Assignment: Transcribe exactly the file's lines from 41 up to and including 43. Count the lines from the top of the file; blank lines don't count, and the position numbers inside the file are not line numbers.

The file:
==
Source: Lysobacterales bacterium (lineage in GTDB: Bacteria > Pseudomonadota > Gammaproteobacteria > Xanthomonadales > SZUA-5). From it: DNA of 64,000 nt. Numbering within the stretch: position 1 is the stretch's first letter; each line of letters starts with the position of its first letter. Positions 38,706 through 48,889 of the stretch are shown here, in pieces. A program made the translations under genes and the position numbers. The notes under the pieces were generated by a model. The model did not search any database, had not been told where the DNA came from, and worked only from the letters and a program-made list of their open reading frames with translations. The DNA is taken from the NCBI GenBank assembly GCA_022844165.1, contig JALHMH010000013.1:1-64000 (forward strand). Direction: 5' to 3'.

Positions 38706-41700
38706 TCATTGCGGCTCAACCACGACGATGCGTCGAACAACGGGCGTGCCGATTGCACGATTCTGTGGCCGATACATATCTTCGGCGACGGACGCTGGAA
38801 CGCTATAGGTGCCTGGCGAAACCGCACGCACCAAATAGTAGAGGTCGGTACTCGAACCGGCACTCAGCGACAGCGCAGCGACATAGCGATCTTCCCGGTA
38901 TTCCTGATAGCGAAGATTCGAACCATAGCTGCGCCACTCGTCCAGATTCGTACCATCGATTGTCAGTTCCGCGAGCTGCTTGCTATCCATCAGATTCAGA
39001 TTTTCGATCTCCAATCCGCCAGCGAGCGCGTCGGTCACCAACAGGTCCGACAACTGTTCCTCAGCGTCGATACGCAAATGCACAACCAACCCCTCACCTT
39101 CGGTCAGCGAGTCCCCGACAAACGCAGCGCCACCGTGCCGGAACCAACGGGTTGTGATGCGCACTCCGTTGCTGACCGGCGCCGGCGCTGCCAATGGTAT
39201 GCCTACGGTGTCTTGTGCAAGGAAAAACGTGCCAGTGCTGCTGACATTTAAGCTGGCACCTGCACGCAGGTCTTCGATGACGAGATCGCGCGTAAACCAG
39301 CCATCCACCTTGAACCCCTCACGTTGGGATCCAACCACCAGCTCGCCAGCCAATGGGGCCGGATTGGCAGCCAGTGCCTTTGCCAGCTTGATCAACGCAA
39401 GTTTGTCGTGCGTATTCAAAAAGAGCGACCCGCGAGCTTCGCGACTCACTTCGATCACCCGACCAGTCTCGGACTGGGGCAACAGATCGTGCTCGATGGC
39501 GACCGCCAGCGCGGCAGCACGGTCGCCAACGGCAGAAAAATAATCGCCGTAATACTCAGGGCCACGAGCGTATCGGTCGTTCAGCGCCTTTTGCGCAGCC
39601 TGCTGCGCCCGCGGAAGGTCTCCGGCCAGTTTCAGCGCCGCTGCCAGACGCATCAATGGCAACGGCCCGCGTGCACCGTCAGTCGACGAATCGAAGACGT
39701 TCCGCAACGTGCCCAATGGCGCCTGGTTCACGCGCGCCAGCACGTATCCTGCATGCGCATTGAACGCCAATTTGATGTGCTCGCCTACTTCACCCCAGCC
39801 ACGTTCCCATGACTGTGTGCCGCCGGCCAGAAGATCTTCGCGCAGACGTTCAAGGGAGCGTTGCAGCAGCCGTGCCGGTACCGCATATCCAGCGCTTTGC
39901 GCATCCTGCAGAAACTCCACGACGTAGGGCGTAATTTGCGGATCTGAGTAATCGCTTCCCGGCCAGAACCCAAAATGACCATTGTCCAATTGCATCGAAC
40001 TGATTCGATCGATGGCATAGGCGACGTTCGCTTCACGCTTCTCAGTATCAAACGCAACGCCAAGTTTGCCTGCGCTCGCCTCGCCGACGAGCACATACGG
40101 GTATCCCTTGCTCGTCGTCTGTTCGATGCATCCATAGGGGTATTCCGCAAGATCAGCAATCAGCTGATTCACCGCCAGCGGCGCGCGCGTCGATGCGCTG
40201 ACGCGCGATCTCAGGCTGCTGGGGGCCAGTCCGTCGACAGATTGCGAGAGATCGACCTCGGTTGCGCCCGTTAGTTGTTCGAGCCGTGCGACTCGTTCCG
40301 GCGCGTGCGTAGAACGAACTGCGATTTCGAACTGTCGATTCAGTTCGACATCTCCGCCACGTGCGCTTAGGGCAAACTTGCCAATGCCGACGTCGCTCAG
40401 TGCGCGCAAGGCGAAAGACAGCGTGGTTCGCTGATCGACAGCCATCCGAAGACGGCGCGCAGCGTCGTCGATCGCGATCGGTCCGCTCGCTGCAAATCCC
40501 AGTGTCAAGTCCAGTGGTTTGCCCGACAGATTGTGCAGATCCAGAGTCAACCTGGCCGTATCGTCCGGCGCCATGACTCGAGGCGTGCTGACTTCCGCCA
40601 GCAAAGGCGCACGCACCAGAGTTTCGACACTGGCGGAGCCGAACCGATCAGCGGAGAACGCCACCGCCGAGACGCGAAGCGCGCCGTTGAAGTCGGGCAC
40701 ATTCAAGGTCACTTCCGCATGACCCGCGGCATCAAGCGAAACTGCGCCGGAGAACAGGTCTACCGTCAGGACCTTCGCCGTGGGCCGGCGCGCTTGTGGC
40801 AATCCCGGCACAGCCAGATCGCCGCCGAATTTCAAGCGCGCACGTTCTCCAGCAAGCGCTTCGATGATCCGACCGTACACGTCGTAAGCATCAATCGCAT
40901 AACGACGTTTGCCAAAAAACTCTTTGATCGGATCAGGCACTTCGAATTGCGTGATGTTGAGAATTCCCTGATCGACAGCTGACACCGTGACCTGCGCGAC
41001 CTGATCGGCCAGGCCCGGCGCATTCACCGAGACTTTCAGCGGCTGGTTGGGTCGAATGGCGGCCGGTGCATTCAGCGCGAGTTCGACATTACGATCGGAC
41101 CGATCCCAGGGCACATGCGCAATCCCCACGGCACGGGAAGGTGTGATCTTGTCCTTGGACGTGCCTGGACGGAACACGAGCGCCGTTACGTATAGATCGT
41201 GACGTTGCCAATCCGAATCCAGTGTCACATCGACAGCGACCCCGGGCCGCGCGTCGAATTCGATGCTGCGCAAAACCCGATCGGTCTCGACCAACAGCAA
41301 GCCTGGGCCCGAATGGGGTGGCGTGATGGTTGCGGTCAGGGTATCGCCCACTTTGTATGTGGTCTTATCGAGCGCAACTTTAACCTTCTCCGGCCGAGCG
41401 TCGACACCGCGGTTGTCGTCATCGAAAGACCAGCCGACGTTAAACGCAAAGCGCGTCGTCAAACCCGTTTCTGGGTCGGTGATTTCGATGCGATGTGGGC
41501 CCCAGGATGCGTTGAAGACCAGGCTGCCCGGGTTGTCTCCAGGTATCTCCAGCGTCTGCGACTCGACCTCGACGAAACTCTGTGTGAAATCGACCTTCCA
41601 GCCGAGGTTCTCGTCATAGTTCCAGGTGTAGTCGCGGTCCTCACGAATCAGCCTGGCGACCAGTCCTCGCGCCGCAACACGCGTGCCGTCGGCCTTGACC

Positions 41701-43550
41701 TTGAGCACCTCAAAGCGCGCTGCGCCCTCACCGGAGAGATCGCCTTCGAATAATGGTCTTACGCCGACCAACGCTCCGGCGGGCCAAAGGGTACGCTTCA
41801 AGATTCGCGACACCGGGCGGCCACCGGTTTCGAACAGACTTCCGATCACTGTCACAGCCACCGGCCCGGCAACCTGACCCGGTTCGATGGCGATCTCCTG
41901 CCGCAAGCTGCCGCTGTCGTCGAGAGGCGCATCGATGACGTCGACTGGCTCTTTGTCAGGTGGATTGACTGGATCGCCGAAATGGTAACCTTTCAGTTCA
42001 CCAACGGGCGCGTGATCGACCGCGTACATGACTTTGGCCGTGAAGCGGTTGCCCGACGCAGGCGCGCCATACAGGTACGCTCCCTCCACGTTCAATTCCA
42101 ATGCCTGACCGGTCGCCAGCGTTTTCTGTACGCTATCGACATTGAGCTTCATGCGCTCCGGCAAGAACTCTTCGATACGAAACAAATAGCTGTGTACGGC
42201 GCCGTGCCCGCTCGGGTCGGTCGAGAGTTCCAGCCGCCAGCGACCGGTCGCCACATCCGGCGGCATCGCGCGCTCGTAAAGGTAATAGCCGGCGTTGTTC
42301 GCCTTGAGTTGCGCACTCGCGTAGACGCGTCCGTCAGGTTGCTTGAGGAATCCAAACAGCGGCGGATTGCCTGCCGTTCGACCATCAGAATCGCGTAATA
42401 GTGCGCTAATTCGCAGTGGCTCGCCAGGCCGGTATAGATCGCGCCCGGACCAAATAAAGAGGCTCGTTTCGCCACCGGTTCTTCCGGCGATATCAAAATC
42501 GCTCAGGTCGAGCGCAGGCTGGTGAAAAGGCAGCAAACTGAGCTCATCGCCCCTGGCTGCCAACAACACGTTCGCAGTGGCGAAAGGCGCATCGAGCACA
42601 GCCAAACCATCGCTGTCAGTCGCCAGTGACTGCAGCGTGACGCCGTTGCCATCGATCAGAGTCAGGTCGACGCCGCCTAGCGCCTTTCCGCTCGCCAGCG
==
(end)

42401 GTGCGCTAATTCGCAGTGGCTCGCCAGGCCGGTATAGATCGCGCCCGGACCAAATAAAGAGGCTCGTTTCGCCACCGGTTCTTCCGGCGATATCAAAATC
42501 GCTCAGGTCGAGCGCAGGCTGGTGAAAAGGCAGCAAACTGAGCTCATCGCCCCTGGCTGCCAACAACACGTTCGCAGTGGCGAAAGGCGCATCGAGCACA
42601 GCCAAACCATCGCTGTCAGTCGCCAGTGACTGCAGCGTGACGCCGTTGCCATCGATCAGAGTCAGGTCGACGCCGCCTAGCGCCTTTCCGCTCGCCAGCG